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Tech Toolbox: Timekeepers

Posted By Vivian F. Wang, Thursday, June 04, 2015

by Vivian Wang, Litigation Associate at Berliner Cohen

Lawyers may not be known for their tech-savvy, but in this day and age, using the right apps and other software can save you a lot of time and hassle.  Through this blog, we hope to highlight some technology tools that you may find useful to your practice.       

Up first: timekeeping programs.  If you’re in private practice, you are probably all too familiar with the daily drudge of billing your time.  But using software can make the process faster and more accurate.  Here are two options to consider.

1.      Slimtimer ( Slimtimer is great if you just need a mechanism for calculating the total amount of time you spend on each client-matter each day.   

It is free and easy to use.  You create an account using your email address, and the timer is a small pop-up window on which you can list various “tasks,” i.e. client-matters. Click on a task to start the clock running on it, and click it again to stop the clock, or click on another task to switch the clock to the other task.  Return to the main website to see how much time you spent each day, week, or month, or other customizable time period, on each of your tasks.  The main website also reports when you worked on each task by time of day, which I have found helpful as I try to remember all the different things I did throughout the day. 

If you accidentally forgot to stop your clock when you took a break or switched to another task, you can manually change your records on the website to accurately reflect your work. 

There are also useful options for rounding your time, either by each entry or by the total amount of time per day, to the nearest second, minute, six minutes, or various other increments.  Slimtimer also enables you to export your time records into Microsoft Excel as .csv files.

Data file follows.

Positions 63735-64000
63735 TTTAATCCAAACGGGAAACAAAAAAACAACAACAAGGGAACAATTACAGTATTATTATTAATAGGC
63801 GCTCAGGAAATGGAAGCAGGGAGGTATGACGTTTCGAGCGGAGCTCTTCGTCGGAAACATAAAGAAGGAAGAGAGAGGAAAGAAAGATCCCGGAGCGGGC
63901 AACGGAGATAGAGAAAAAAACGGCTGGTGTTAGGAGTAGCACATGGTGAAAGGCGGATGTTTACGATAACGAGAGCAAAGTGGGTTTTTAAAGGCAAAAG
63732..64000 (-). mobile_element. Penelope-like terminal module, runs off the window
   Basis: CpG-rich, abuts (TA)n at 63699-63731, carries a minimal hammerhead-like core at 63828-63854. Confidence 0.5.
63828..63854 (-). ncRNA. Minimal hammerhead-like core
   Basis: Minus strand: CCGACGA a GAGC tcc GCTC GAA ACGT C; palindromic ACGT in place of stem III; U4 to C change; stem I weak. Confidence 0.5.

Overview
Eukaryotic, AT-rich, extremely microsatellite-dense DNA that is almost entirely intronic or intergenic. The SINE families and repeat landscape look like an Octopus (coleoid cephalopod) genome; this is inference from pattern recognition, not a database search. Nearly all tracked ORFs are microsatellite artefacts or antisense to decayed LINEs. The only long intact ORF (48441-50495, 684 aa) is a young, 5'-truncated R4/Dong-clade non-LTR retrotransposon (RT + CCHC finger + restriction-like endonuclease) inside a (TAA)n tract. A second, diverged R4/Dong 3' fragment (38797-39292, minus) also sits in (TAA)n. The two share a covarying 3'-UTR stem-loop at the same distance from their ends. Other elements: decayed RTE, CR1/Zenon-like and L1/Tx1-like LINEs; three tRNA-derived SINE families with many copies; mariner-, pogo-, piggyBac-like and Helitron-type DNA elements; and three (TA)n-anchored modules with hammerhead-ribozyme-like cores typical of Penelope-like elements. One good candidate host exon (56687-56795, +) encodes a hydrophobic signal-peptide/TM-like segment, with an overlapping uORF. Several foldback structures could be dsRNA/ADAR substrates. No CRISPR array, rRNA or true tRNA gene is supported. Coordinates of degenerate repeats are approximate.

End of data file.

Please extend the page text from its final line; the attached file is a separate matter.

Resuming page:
Slimtimer also allows you to invite an apparently unlimited number of other people to log time and/or view reports on your tasks.           

Slimtimer offers the option to pay for a premium version, which, somewhat unusually, allows you to name your own price as long as it is greater than $3 per month.  However, the additional features available with the premium version appear limited to the following: you can download all of your entries at once, receive a weekly .csv file of all of the previous week’s entries, receive email support, and avoid seeing advertisements (which I have never seen with the free version to begin with!).

2.     Toggl ( Toggl is also a timekeeping program, available in a free version and in a “Pro” version that costs $5.00 per user per workspace (more on workspaces shortly) per month. 

The free version does everything that Slimtimer can do, except that the rounding functions are available only with a Pro subscription, and except that Toggl allows you to invite only up to four other people to join your workspace.  On the flip side, the free version of Toggl offers a lot of bells and whistles that Slimtimer does not: for example, you can export your time entries not only as .csv files but also as Adobe PDF files; the program displays a color-coded bar at the bottom of the webpage to visualize how much time each task has taken as a proportion of all your tracked time during the week; you can also use it through apps for Android and iOS and even offline; and you can integrate it with several other software programs that provide invoicing and related functions, such as Freshbooks.

Toggl also allows you to group your different matters (called “projects” in Toggl) into different workspaces, but there is not much advantage to doing so unless you subscribe to the Pro version.  The Pro version allows you to assign different billing rates to different workspaces, create sub-projects in a workspace, and receive alerts when you are reaching a certain percentage of a project estimate. 

Many lawyers will probably find the additional features that Toggl, whether free or Pro, offers over Slimtimer, unnecessary.  Indeed, they may prefer the simplicity of Slimtimer if all they want is a way to tally a day’s time.  However, for instances in which an attorney needs to work collaboratively and keep a close eye on the time being spent by others on the team, or in which an attorney is utilizing different billing rates and wants those rates integrated into time tracking software, Toggl may make life a lot easier. 


The opinions expressed in this article are the author's own and do not necessarily represent or reflect the views of the Santa Clara County Bar Association, its members, its employees, or its governing board. The SCCBA does not endorse any products or vendors discussed in the post.

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